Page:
Technology: Design Technology
Faculty Leader: Mrs L Hennigan
The Design Technology curriculum has been designed to allow all students to be creative and imaginative when designing and making products that solve real life problems. It aims to build on student knowledge, understanding and skills while also teaching them about the technical understanding of a developing world to produce high quality prototypes and products for a wide range of users.
Students will study a wide range of materials including papers, card, timber and metals. They will also develop an understanding of systems, programmable components and mechanisms to understand how they work and are used in everyday life. The Design Technology curriculum has been designed to inspire, challenge and motivate every student, no matter their level of ability, while supporting them in developing their creative skills.
Key Stage 3
In Years 7 and 8 students experience each Technology course within a rotation system. Students will have the opportunity to learn Catering, Design Technology and Textiles throughout the year. At Key Stage 3, students will complete the following modules:
- Health and Safety: Students are introduced to the health and safety requirements in Design Technology to ensure they all know how to be safe, avoid risks and know the consequences to their actions if they fail to uphold the Health and Safety protocol in the classroom.
- Year 7 Artist Inspired Clock– This project is introduced in Year7 as some students may not have had much experience with DT at primary school. Students will research, produce a range of design ideas, develop their outcome using card pre-cut acrylic pieces, they must ‘finish’ these to a high standard, so it could be ‘shop bought’ This project has an emphasis on finishing skills rather than cutting skills. The use of an artist as inspiration for their product is linked to GCSE 3D Design (Art & Design) course, so there is continuity from year 7 to year 11
- Artist inspired Desk Tidy – This project is introduced in Year 8 and builds on the book skills that the students have learnt in Year 7. It allows students to understand the design and make process and develop a range of hand tool/machinery skills and techniques such as the use of the hand tools and machinery to cut and shape different woods to create an outcome using a range of different woods and decorative stenciling. There is also emphasis on literacy and numeracy skills to support a high standard of verbal and written communication. The use of an artist as inspiration for their decorative outcome is linked to GCSE 3D Design (Art & Design) course, so there is continuity from year 7 to year 11.
In Year 9 students choose two Technology options from Catering, Design Technology, Graphics and Textiles. Choosing two Technology subjects allows students to have more time to develop a broader range of skills, which will make the transition easier at GCSE.
- Year 9 Design Technology Sculpture Project: Students will look at a range of famous artists then choose, research, design and develop their ideas into a 3D sculptural piece that could be for fashion or interiors using a range of materials – wood, metal, acrylic, clay, wire, card, recycled materials and a range of hand and machinery techniques.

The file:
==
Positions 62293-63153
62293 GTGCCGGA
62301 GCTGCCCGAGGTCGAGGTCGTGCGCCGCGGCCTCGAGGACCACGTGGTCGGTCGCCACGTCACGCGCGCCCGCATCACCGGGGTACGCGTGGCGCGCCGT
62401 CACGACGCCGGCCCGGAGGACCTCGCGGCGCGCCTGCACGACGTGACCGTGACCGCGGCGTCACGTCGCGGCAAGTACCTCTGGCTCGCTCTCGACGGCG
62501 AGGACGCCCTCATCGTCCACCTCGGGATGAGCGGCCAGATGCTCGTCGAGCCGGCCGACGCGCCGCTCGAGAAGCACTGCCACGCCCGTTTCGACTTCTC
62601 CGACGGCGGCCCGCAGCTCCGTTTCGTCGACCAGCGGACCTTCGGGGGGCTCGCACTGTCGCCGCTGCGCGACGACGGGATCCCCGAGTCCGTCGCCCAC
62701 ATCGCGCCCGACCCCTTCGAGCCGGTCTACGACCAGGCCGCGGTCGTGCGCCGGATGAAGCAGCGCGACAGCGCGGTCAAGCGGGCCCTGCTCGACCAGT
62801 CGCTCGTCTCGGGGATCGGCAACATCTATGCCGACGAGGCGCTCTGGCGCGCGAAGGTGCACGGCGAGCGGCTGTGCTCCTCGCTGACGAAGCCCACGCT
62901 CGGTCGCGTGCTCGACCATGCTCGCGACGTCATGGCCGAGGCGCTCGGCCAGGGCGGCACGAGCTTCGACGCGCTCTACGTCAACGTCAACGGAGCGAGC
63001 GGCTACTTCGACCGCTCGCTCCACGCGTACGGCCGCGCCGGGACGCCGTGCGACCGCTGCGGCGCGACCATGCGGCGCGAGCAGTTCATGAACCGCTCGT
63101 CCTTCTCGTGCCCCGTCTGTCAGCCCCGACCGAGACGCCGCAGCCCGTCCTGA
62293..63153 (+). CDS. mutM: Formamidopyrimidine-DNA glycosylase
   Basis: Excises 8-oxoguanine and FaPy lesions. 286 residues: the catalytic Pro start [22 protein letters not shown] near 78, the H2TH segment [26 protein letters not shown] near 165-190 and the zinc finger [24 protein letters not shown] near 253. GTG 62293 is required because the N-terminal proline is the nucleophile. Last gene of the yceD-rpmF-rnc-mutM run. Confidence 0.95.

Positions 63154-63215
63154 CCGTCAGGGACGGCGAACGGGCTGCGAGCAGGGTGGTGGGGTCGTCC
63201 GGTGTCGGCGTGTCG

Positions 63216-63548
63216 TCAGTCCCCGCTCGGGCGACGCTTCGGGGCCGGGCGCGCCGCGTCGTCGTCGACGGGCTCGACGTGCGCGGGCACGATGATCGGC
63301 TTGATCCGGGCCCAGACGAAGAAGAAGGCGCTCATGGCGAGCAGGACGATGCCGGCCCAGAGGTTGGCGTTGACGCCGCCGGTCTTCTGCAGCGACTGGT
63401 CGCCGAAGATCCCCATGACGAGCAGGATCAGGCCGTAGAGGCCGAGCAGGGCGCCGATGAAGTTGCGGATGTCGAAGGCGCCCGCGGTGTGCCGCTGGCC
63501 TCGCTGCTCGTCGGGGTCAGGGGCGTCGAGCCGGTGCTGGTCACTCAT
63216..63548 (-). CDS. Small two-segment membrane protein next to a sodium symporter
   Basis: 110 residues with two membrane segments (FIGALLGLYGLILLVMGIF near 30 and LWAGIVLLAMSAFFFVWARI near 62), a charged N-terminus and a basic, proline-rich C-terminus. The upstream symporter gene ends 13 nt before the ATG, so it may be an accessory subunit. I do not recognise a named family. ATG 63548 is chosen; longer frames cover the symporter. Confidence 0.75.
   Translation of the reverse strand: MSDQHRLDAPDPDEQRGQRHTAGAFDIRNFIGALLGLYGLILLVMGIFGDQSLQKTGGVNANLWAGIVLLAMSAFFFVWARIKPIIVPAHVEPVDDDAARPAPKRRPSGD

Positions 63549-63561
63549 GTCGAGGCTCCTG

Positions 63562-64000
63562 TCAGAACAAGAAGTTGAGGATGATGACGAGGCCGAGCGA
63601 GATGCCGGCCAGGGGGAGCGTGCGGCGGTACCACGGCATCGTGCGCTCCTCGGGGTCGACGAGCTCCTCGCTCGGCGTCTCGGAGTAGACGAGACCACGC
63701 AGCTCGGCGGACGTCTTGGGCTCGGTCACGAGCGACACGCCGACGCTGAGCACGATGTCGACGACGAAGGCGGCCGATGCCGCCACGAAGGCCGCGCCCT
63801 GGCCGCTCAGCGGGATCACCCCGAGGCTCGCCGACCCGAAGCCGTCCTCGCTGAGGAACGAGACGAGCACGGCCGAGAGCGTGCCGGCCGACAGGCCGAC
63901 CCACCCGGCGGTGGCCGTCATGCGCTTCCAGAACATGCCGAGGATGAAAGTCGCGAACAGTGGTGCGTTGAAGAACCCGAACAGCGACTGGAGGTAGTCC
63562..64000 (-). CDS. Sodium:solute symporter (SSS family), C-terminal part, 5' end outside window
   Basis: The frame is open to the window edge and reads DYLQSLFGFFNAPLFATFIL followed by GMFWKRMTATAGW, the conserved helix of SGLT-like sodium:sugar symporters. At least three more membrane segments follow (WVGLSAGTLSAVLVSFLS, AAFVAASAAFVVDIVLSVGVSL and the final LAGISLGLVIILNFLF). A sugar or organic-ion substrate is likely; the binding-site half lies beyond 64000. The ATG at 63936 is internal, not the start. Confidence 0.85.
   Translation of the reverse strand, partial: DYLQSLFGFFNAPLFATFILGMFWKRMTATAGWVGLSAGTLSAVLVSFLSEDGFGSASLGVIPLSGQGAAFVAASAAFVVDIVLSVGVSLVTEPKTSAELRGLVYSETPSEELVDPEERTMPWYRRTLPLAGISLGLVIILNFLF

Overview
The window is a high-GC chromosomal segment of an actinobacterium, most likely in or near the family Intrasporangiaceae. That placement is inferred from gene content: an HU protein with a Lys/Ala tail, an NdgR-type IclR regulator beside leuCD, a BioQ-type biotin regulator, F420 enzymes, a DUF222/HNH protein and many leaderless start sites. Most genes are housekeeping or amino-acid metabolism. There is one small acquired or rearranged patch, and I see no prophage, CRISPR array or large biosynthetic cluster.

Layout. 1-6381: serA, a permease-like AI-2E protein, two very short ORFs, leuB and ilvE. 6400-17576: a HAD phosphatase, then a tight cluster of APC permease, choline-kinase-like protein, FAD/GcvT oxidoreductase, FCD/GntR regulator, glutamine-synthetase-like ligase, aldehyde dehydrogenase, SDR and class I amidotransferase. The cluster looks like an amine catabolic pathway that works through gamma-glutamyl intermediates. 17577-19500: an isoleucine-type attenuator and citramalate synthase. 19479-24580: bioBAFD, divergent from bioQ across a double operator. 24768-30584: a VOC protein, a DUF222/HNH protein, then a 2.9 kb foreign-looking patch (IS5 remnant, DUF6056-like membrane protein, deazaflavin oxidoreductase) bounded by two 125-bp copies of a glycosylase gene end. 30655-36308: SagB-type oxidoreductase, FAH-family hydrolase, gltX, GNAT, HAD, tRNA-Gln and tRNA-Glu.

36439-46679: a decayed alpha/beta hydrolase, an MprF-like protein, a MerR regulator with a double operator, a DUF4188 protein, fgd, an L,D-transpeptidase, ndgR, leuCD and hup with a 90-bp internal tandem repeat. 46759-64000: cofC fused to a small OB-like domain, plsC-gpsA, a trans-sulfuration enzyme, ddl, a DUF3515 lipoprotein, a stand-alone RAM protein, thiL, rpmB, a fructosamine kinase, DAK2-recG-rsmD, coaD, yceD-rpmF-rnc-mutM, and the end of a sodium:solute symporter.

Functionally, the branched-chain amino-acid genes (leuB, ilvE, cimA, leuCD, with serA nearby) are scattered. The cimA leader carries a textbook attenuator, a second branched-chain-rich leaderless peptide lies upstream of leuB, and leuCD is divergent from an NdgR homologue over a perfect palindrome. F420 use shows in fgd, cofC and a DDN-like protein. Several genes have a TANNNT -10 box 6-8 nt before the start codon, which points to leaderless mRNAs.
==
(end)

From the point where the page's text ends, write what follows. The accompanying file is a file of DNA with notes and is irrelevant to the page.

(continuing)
- Year 9 Graphics Artists Project: Students will look at a range of paper artists who focus on faces and incorporate their work into a 3D outcome using a range of paper and card techniques.
- Year 9 Graphics Crumble Project: Students will look at computing and the use of electronics to embed intelligence into products so that they can be programmed to perform different actions. Students will use Crumble to program a self-driving robot to perform different actions. They will also use 3D Computer Aided Design software to create a prototype shell for the vehicle.
Key Stage 4
At Key Stage 4 students can choose to study AQA GCSE Art and Design: Three-Dimensional Design. This course provides students with a range of creative, exciting and stimulating opportunities to develop and explore their personal interests in 3D Design. Students will create designs and products for architectural design, sculpture, ceramics, product design, jewelry and body adornment, interior design, environmental / landscape / garden design, exhibition design, 3D digital design and designs for theatre, film and television. Throughout their work, students will apply knowledge and understanding on the way sources inspire the development of ideas relevant to 3D Design through cultural, social, historical, contemporary and environmental issues where necessary to produce a personal response.
The GCSE course has two components, a portfolio and an externally set assignment, culminating in a 10-hour supervised practical exam. Students will complete three portfolio projects using the following themes to produce a creative and meaningful outcome:
- Lamps and Lighting
What can I do with a Design Technology qualification?
A GCSE in 3D Design is not only for people who wish to take their studies further or pursue a career in technology and the creative arts. It also develops your ability to work independently, think creatively and solve problems. These are important qualities whether applied to your professional or personal life, skills which colleges, universities and employers are looking for when selecting from a group of applicants. Such a qualification can lead to careers in, but not limited to, product design, interior design, landscaping, manufacturing, engineering and architecture.